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PTUM: Pre-training User Model from Unlabeled User Behaviors via Self-supervision
Chuhan Wu | Fangzhao Wu | Tao Qi | Jianxun Lian | Yongfeng Huang | Xing Xie
Findings of the Association for Computational Linguistics: EMNLP 2020

User modeling is critical for many personalized web services. Many existing methods model users based on their behaviors and the labeled data of target tasks. However, these methods cannot exploit useful information in unlabeled user behavior data, and their performance may be not optimal when labeled data is scarce. Motivated by pre-trained language models which are pre-trained on large-scale unlabeled corpus to empower many downstream tasks, in this paper we propose to pre-train user models from large-scale unlabeled user behaviors data. We propose two self-supervision tasks for user model pre-training. The first one is masked behavior prediction, which can model the relatedness between historical behaviors. The second one is next K behavior prediction, which can model the relatedness between past and future behaviors. The pre-trained user models are finetuned in downstream tasks to learn task-specific user representations. Experimental results on two real-world datasets validate the effectiveness of our proposed user model pre-training method.

2019

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Neural News Recommendation with Heterogeneous User Behavior
Chuhan Wu | Fangzhao Wu | Mingxiao An | Tao Qi | Jianqiang Huang | Yongfeng Huang | Xing Xie
Proceedings of the 2019 Conference on Empirical Methods in Natural Language Processing and the 9th International Joint Conference on Natural Language Processing (EMNLP-IJCNLP)

News recommendation is important for online news platforms to help users find interested news and alleviate information overload. Existing news recommendation methods usually rely on the news click history to model user interest. However, these methods may suffer from the data sparsity problem, since the news click behaviors of many users in online news platforms are usually very limited. Fortunately, some other kinds of user behaviors such as webpage browsing and search queries can also provide useful clues of users’ news reading interest. In this paper, we propose a neural news recommendation approach which can exploit heterogeneous user behaviors. Our approach contains two major modules, i.e., news representation and user representation. In the news representation module, we learn representations of news from their titles via CNN networks, and apply attention networks to select important words. In the user representation module, we propose an attentive multi-view learning framework to learn unified representations of users from their heterogeneous behaviors such as search queries, clicked news and browsed webpages. In addition, we use word- and record-level attentions to select informative words and behavior records. Experiments on a real-world dataset validate the effectiveness of our approach.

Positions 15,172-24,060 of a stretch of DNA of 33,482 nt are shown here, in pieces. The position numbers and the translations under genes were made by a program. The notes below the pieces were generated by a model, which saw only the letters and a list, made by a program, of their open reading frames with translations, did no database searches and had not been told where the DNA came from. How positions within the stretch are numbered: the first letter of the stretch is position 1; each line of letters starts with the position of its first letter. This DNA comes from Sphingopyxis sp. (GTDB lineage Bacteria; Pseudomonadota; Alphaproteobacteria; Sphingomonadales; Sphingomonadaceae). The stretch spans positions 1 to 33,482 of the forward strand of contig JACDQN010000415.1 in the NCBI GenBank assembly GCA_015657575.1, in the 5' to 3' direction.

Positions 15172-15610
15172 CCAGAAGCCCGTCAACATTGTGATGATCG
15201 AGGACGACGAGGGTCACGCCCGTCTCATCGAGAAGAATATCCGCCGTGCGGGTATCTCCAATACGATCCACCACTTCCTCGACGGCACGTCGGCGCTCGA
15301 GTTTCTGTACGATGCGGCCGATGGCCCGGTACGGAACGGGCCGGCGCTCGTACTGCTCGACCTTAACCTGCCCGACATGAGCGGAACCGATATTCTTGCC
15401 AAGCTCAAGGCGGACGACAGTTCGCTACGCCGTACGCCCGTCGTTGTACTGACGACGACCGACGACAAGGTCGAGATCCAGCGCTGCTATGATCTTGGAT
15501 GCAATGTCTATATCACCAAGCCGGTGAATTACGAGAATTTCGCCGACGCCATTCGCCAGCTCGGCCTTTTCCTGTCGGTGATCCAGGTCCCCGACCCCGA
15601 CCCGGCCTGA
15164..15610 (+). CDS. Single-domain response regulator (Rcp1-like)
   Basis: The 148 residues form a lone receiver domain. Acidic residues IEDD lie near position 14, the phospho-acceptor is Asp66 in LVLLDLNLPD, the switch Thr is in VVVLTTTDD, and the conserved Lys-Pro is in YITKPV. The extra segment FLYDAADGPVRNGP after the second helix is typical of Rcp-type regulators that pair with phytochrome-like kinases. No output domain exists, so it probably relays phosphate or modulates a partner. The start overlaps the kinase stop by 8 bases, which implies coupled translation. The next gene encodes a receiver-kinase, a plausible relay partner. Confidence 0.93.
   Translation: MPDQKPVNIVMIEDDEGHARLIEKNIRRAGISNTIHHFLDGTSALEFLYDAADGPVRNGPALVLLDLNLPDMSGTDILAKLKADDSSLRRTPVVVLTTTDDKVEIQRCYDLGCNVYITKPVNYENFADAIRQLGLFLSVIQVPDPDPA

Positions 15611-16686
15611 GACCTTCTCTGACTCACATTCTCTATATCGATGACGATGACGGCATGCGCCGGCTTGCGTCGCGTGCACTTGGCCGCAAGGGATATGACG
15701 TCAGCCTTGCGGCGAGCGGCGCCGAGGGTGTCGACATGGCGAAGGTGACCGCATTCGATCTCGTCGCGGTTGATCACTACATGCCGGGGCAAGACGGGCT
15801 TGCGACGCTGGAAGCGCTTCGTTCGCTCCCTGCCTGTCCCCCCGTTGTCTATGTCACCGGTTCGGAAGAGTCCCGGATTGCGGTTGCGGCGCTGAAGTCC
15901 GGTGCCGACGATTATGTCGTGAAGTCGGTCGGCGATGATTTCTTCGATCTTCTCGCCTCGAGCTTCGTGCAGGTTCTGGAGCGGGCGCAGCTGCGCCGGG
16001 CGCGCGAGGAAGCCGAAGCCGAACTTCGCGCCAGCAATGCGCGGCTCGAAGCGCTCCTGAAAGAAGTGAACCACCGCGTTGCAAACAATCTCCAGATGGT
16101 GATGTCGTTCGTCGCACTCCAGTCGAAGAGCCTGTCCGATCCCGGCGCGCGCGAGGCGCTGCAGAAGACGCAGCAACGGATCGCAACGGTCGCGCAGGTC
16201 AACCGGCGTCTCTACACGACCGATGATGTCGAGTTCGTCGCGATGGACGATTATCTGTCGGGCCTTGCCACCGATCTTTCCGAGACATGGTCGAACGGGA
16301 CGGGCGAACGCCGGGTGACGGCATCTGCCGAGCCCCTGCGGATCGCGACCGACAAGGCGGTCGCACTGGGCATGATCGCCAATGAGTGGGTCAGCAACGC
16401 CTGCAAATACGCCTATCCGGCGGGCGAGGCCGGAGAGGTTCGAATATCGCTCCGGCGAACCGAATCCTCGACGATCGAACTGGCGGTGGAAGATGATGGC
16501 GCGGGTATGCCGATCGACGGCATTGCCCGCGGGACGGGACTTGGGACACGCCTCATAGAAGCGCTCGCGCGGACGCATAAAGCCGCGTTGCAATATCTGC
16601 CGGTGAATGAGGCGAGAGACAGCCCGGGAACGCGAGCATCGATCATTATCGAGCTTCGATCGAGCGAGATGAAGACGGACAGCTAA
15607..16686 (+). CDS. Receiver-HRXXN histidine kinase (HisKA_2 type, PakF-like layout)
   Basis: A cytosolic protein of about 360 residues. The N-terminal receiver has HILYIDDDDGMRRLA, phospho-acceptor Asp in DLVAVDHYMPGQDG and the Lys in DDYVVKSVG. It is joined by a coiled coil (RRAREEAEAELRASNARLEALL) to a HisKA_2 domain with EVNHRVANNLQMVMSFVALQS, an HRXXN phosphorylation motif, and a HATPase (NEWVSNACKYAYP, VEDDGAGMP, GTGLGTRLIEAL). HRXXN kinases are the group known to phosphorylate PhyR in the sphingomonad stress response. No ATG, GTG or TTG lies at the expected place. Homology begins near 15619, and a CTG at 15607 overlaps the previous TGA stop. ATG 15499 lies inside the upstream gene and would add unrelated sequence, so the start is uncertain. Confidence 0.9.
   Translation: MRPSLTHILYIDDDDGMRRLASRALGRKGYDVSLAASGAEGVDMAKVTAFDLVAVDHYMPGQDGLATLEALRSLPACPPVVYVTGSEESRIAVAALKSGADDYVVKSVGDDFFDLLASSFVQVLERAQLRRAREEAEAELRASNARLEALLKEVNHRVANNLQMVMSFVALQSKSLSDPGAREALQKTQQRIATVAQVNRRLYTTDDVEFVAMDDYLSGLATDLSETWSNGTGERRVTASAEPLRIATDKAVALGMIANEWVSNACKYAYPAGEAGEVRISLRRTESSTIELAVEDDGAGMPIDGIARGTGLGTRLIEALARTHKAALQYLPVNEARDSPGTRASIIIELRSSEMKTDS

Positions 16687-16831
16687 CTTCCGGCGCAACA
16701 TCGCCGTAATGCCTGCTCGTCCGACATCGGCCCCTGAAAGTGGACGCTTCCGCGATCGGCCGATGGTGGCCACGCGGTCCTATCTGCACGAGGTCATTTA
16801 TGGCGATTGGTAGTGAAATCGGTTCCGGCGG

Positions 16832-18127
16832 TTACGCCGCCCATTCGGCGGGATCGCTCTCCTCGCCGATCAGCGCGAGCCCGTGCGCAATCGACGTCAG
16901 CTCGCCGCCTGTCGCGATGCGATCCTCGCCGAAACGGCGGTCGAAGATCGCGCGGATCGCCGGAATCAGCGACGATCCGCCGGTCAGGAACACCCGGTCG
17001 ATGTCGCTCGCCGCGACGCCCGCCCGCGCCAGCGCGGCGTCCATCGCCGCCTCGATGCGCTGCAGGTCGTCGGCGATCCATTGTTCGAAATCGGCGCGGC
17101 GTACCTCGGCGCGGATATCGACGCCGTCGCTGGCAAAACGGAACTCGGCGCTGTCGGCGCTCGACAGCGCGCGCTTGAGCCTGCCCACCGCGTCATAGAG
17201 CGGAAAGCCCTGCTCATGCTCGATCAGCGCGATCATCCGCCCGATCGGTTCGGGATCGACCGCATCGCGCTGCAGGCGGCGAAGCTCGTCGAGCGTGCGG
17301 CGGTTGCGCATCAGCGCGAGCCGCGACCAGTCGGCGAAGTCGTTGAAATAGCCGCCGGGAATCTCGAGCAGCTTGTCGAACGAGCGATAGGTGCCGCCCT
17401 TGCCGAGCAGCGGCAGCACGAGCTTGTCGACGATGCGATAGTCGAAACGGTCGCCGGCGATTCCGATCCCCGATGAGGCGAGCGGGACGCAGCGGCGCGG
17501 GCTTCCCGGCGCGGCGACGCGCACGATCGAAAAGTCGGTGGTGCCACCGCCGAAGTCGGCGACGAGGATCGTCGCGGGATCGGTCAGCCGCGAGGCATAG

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Reviews Meet Graphs: Enhancing User and Item Representations for Recommendation with Hierarchical Attentive Graph Neural Network
Chuhan Wu | Fangzhao Wu | Tao Qi | Suyu Ge | Yongfeng Huang | Xing Xie
Proceedings of the 2019 Conference on Empirical Methods in Natural Language Processing and the 9th International Joint Conference on Natural Language Processing (EMNLP-IJCNLP)